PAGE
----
If you want to provide some sort of internet service, even if it's just for yourself, keep in mind the risks asociated with it.

    Example: if you run your own personal mail server it might be only a matter of time before some clown decides to spam your domain doing a dictionary attack, and while anti-spam techniques can be pretty effective in rejecting messages, your bandwidth/cpu will still be consumed.

    If you would still like to keep control of your email, try a colo box, or a virtual server, or one of them spam filtering services (you point the mx to them and they forward the "clean" mail to you) or even a traditional mail server and "fetchmail" the mail into your own server.
  • Don't mix your personal stuff on company gear! What good can come of it? If a hacker takes over your webserver and turns it into a SPAM zombie because of a flaw in your script or the next Apache whole, who's going to be in trouble? Yup. You. What do you gain? You save a few bucks.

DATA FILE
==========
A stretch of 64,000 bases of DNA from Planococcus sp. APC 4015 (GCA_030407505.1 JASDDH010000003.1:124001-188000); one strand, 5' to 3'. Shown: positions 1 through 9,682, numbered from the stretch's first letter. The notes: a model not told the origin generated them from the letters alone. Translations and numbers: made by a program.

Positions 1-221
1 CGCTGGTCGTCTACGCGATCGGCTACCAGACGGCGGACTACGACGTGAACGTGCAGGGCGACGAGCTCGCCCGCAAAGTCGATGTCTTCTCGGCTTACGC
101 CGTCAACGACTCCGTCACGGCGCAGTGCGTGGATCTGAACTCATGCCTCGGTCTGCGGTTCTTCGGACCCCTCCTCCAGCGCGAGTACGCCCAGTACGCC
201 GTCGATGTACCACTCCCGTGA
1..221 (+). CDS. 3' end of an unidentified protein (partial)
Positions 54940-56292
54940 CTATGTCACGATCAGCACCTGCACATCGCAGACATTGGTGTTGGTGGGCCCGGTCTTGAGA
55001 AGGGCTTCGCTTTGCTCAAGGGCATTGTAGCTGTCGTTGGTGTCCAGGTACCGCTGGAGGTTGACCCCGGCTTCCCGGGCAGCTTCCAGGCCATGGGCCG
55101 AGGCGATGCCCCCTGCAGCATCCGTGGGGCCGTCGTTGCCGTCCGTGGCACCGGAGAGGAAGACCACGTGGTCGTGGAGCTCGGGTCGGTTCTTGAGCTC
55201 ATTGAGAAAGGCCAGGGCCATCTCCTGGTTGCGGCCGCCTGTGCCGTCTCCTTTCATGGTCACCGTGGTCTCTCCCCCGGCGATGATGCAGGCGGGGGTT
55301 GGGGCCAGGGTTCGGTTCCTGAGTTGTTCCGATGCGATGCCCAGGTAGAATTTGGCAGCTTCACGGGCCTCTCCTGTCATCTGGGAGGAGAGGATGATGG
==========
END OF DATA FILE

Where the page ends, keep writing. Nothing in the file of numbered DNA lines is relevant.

IMHO, host at home for sites in which you aren't concerned about uptime, or get a webhost for sites where uptime counts. FWIW, I host my personal website on an old Linux box downstairs, but my commercial stuff is on a prof
  • by ziegast ( 168305 ) on Tuesday January 31, 2006 @02:18AM (#14604986) Homepage
    I don't host anything of my own at work. Take a look at the Personal Co-location Registry []. You'll find a bunch of inexpensive providers for your servers or apps.
  • shared server (Score:4, Insightful)

    by np_bernstein ( 453840 ) on Tuesday January 31, 2006 @02:28AM (#14605013) Homepage